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Itochu's US$5b China bet doubles default risk: Japan Credit

Itochu Corp's US$5 billion purchase of a stake in China's Citic Ltd. has almost doubled the Japanese trading house's default risk amid threats of a rating downgrade.

[TOKYO] Itochu Corp's US$5 billion purchase of a stake in China's Citic Ltd. has almost doubled the Japanese trading house's default risk amid threats of a rating downgrade.

Itochu's credit-default swaps jumped to 79.5 basis points yesterday from 47 in early-December, when reports appeared on talks to invest in the Chinese conglomerate with Thailand's Charoen Pokphand Group. Yen corporate credit-default swaps cost 66.5 basis points on average yesterday, down from a two-month high of 76.5 in mid-December, according to the Markit iTraxx Japan index.

Moody's Investors Service and Standard & Poor's last week placed Itochu on review for a possible downgrade, saying they may lower its rating by one level on the increasing debt load as exposure to the Chinese market rises to a fifth of equity. Details remain scant on how Itochu and its Thai partner will make a return on their 20.6 per cent stake in Citic, built on the base of a Hong Kong unit that has suffered derivatives losses and business disputes on Australian iron ore investments.

"The worsening debt-to-equity ratios, uncertain business investment strategy going forward, and the record outlay for a single investment may cause some negative sentiment," said Hiroki Shibata, an analyst at Standard & Poor's in Tokyo. "We still cannot determine if the companies' synergies and profit projections through this equity investment will be realized." A failure to reap timely return on profit will also raise Itochu's borrowing costs, affecting future deals, he said.

Wagering the equivalent of a quarter of Itochu's capital in the biggest outlay for the 157-year-old company, President Masahiro Okafuji has said the investment is key to accessing Chinese food, water and new energy markets.

Citic Group will sell a 50-50 venture between Itochu and Charoen 20.6 percent of its Hong-Kong listed unit in two stages, at a total cost of HK$80.3 billion (US$10.4 billion). The unit bought US$38 billion of assets from the parent company last year and now commands China's biggest securities firm, trust company, construction equipment manufacturer and real estate operations in 29 cities among other assets.

For Itochu, that will mean an outlay of 600 billion yen (US$5.1 billion) in investments and loans, according to a presentation by the Tokyo-based company. The transaction will make it difficult for Itochu to have positive free cash flow in the next three years, and will push its net debt-to-equity ratio to 1.3 times from about 1 as of Sept 30, it said.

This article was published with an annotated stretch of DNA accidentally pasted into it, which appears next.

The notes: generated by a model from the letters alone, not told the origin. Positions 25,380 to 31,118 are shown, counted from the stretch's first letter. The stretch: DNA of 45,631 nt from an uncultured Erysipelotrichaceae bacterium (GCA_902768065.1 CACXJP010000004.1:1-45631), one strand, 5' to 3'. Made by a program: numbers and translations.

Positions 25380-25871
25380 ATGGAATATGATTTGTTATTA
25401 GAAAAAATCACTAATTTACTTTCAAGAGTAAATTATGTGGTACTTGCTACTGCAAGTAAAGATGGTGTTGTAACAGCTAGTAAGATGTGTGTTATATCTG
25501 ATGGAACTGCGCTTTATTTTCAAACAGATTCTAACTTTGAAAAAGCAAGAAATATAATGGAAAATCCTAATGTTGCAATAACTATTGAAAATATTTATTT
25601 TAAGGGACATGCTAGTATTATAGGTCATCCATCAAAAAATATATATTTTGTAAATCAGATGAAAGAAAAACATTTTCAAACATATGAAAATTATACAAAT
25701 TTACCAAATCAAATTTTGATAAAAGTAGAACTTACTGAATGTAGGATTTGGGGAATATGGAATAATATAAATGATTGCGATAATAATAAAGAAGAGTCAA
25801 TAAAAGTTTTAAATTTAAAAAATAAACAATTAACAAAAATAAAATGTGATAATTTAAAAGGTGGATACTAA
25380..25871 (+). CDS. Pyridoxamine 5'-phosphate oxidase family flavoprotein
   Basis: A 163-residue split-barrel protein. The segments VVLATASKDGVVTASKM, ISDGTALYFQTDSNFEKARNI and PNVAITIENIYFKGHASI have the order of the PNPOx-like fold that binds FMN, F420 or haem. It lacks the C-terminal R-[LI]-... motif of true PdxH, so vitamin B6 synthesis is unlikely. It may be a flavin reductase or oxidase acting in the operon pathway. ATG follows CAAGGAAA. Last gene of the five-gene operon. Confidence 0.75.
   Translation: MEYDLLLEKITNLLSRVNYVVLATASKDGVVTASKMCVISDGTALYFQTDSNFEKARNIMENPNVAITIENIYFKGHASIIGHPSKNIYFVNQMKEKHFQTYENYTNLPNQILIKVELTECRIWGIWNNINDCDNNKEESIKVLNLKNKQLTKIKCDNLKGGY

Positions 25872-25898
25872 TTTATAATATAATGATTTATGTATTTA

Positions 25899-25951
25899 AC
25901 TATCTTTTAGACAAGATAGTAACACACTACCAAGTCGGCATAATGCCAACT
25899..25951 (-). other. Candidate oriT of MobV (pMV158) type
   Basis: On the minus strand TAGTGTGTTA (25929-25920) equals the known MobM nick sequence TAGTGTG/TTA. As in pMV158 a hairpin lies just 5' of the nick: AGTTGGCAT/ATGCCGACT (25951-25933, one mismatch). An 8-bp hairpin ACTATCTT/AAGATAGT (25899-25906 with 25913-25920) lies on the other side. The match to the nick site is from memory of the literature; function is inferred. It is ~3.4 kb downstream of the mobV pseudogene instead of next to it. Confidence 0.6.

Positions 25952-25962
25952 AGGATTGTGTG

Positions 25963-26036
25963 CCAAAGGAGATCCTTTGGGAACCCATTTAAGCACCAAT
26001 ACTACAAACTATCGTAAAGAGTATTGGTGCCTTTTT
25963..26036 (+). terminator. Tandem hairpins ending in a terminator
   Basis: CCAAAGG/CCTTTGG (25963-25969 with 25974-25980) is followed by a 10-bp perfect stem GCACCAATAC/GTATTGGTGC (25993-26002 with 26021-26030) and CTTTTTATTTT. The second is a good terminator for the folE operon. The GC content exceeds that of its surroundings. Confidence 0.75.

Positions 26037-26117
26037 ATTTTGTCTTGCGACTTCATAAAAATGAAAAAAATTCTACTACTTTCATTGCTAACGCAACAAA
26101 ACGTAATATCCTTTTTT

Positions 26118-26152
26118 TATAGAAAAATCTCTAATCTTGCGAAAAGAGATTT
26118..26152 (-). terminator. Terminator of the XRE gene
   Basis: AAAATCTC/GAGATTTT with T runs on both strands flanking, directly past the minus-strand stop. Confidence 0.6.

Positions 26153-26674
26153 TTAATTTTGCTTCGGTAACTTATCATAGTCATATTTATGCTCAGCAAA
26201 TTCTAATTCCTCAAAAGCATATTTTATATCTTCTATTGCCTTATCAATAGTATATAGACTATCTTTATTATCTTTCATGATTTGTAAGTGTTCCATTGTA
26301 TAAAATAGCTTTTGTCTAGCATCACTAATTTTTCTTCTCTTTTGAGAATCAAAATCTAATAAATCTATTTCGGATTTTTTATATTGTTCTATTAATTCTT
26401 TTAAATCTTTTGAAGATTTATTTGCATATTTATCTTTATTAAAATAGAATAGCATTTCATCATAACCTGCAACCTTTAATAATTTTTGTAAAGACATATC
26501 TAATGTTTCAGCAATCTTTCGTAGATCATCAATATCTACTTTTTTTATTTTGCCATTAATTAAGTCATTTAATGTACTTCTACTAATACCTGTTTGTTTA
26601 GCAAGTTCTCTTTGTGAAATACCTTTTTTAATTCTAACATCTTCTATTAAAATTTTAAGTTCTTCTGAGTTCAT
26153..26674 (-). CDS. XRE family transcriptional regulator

The purchase, which will be its biggest in China, will be financed only through borrowed funds, Itochu said.

"Nothing ventured, nothing gained," Okafuji said in a briefing in Tokyo last week.

Not all agree that the deal will weigh on Itochu's finances. The ability to strike a partnership with such a company as Citic is about as good as you can hope for in China, and Moody's and S&P's concerns may be overstated, said Fumihiko Tsuchida, a credit analyst at Mitsubishi UFJ Morgan Stanley Securities Co.

The deal will help Itochu book about 70 billion yen in additional net income a year, equal to 23 per cent of the trading house's net income forecast for this fiscal year ending March 31, Tsuchida said in a report on Jan 21.

"We can probably expect Itochu also to boost asset sales in order to recycle cash and control further investments to keep net outlay in check," he wrote.

The extra yield on Itochu's 0.785 per cent notes due in 2024 has risen five basis points since early-December to 26 basis points more than sovereign debt. Japan's 10-year government bond yield has dropped 20 basis points during the period to 0.235 percent, while the yen has gained 1.1 per cent to 118.48 per dollar as of 10:51 am in Tokyo.

The investment was announced on the same day Citic said it will write down as much as US$1.8 billion on an investment in an Australian iron ore mine that's over-budget and was subject to a royalties dispute with local tycoon Clive Palmer.

The Hong Kong firm, formerly known as Citic Pacific, had to be bailed out by parent Citic Group after wrong-way currency bets led to a 2008 annual loss of HK$12.7 billion. Hong Kong's security regulator last year sued Citic Ltd. and five former directors for allegedly disclosing false or misleading information over the 2008 losses.

"Concerns could take precedence in the short term considering Citic's volatility from a high weighting for financial services, the large size of the investment, slow cash recovery pace based on Citic's dividend payout ratio of 20 per cent to 30 per cent, and time needed for measures to achieve synergies," Kazuhisa Mori and Shogo Umeda, analysts at JPMorgan Securities Japan Co, said in a Jan 20 report.